American tourists walk down the road and look at the trees in the park.
Wow. Wow. I can see them say.
There are no real trees where they come from. In America they pay people to dress up in outfits with
trunks and branches and as you walk past the trees say ‘howdy’ and shake your hand.
In “The Boyfriends” (“The boyfriends all love you but they don’t really know how.”), love itself is a self-deluding fantasy constructed out of Hollywood movies (“You suspect they have seen too many westerns with too many cowboys riding off into too many sunsets”). In “The body as intention” (from the knowingly titled “Reading the body”), a witty play of perspectives is introduced through the punning ambiguity of words and phrases, and sentences whose meaning changes as they unfold from line to line:
It means SO well
that it falls
Another system, hooked into throughout but especially in the longer poems, is the philosophical discourse of self/other, subject/ object, encapsulated in an epigraph from Italo Svevo to the volume Waiting Shelter:
The train had been clattering along now for ten minutes
and the little girl . . . whispered: “Mamma, I want to see … “
The mother asked: “But what do you want to see? You can see everything, can’t you?”
The little girl burst into tears: “I can’t see the train”.
. . . To see the landscape, the train and oneself at the same time – that really would have been travelling!
It would be a mistake, also, to underestimate the extent to which Bornholdt’s feelers reach out, and hook into, contemporary social and political discourses, though first impressions might suggest otherwise. The discourse of gender is one such instance, though it is rarely (except in poems like “The Boyfriends”) approached directly. More often social discourses are approached allusively, as if through invisible quotation marks, though hardly the less provocatively or surprisingly because of that:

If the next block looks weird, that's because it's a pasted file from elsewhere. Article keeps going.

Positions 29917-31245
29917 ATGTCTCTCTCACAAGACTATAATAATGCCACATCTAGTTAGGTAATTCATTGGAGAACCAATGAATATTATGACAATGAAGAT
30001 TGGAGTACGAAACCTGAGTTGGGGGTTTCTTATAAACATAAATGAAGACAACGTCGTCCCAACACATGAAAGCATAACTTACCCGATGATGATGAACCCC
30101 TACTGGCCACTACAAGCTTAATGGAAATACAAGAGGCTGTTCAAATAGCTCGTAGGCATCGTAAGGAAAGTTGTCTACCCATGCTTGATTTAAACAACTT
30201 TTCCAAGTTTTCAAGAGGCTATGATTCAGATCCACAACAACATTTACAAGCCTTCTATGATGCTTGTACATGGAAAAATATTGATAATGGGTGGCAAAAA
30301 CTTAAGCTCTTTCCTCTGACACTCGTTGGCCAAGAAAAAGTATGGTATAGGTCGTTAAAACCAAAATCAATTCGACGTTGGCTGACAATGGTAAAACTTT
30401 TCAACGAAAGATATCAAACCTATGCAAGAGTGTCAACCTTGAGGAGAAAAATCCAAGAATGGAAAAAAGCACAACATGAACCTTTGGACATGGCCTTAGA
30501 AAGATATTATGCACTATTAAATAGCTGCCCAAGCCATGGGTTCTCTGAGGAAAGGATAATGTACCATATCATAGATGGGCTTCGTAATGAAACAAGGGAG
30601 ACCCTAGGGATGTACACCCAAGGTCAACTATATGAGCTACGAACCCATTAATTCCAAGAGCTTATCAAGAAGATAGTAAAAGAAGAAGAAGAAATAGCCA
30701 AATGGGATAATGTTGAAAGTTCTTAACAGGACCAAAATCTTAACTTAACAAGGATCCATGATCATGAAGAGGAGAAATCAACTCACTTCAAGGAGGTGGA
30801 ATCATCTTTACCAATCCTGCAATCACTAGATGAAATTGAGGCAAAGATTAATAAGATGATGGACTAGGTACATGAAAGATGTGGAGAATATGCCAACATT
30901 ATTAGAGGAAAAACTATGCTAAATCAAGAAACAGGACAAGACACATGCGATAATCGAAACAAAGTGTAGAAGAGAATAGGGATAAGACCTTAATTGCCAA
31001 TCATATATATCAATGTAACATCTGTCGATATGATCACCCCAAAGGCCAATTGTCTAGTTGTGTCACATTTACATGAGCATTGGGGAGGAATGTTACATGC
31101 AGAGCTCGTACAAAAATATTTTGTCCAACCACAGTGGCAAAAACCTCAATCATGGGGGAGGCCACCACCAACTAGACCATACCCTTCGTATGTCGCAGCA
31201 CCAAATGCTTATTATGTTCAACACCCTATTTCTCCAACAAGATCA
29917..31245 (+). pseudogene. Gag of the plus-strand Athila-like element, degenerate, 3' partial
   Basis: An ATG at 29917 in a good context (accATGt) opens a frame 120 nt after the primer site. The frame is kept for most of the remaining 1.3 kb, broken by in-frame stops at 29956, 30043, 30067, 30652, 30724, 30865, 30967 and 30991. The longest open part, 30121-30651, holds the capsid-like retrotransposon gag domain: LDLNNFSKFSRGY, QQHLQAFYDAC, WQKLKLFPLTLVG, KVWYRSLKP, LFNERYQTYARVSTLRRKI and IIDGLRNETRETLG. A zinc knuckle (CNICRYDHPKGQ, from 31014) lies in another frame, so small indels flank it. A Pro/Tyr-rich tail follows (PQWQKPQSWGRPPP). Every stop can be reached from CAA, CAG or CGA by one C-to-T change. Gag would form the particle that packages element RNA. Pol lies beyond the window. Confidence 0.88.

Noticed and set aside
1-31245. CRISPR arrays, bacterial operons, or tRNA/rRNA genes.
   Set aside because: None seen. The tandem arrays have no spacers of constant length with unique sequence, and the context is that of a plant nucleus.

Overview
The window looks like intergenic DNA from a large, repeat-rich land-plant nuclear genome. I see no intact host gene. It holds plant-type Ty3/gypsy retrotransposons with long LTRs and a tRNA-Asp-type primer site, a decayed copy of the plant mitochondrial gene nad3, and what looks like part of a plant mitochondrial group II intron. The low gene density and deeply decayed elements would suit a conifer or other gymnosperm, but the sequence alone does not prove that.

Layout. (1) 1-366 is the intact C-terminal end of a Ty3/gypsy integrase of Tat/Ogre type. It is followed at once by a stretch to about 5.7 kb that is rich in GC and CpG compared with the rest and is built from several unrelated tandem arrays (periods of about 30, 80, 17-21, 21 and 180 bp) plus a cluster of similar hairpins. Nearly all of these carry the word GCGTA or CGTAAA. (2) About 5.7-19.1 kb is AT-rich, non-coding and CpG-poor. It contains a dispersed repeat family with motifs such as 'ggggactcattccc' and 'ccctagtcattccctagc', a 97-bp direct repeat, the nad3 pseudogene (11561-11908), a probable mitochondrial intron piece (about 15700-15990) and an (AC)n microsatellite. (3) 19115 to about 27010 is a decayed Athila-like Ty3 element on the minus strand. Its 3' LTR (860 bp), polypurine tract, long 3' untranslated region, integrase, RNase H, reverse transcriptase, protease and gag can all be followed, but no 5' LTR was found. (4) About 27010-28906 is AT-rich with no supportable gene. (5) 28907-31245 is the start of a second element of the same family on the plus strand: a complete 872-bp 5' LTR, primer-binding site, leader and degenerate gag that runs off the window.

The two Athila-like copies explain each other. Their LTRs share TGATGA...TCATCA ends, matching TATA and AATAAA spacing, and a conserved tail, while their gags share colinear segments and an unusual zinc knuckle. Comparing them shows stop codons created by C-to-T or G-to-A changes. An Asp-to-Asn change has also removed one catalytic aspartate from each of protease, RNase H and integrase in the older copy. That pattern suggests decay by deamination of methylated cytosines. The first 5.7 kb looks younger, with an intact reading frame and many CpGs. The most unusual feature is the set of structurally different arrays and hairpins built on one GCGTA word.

My father is a whale.
I want to save him
Perhaps the strongest of these discourses, the most visible marker of Bornholdt’s contemporaneity in the 1990s, is their postmodern (or is it post-colonial?) play with the breakdown of national boundaries, especially in the later poems written during and in the wake of a trip overseas. (“Miss New Zealand”, the title, might itself be a pun, a phrase scribbled on a postcard from Elsewhere.) “Breakdown” suggests that what is registered is loss, but that isn’t how the poems witness to the globalisation and mobility of culture. The “Estonian Songs” are not translations but free inventions sparked off by the suggestiveness of song titles on the cover of a CD. The long sequence, “We will we do”, celebrates the discovery of Danish/ German origins: “The long arms of the family rest / along the shoulders of the world.” And, as always, there is wit and humour in registering the constructedness of cultural concepts:
Her cousin bought the New York State and the Chrysler buildings
in Wellington, years ago.
The Chrysler building he assembled in Wellington but it
was recently moved up the coast to Waikanae.
The New York State he made one cold winter in Tokyo
and now it’s in London in the main room of his Kensington apartment.
It’s lit up at night and you have to be careful
not to knock it over as you go through the door.
Bornholdt herself commented about her poetry, in an interview in Quote Unquote (March, 1995), “People say it’s accessible, and I like that. I also like the fact that it works on a number of different levels.” It’s the different levels which fascinate this reviewer, though these levels are less in the poems – as if they were archaeological sites to be dug down into – than a function of different acts of reading, different interests brought to the poems. It’s a truism, of course, that acts of reading reveal the reader. (That is one of the reasons why we are always fascinated by the constructions poets place on their own poems.) But in Bornholdt’s work, it is more than usually the case. It is also why she is such a distinctive, and distinguished, voice in contemporary New Zealand poetry.
Terry Sturm is Professor of English at the University of Auckland. The 2nd edition of his Oxford History of New Zealand Literature in English will be reviewed later this year.